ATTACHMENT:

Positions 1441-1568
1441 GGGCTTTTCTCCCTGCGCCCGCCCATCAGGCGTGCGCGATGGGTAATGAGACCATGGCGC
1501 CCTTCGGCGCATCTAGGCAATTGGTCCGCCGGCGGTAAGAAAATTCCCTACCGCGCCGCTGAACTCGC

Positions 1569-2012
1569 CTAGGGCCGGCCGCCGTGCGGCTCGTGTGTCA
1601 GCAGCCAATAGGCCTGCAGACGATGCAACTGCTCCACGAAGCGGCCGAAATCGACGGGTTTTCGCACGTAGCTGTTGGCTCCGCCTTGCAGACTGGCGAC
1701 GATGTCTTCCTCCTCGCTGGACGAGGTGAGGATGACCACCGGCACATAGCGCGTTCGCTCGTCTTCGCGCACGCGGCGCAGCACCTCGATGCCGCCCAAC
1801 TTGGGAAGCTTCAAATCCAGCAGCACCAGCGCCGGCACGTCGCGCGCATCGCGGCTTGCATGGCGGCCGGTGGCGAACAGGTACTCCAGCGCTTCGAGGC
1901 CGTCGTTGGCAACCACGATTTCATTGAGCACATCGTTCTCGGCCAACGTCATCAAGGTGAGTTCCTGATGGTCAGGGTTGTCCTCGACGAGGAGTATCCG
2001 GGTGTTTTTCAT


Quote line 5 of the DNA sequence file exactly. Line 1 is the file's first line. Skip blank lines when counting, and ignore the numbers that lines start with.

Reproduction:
1569 CTAGGGCCGGCCGCCGTGCGGCTCGTGTGTCA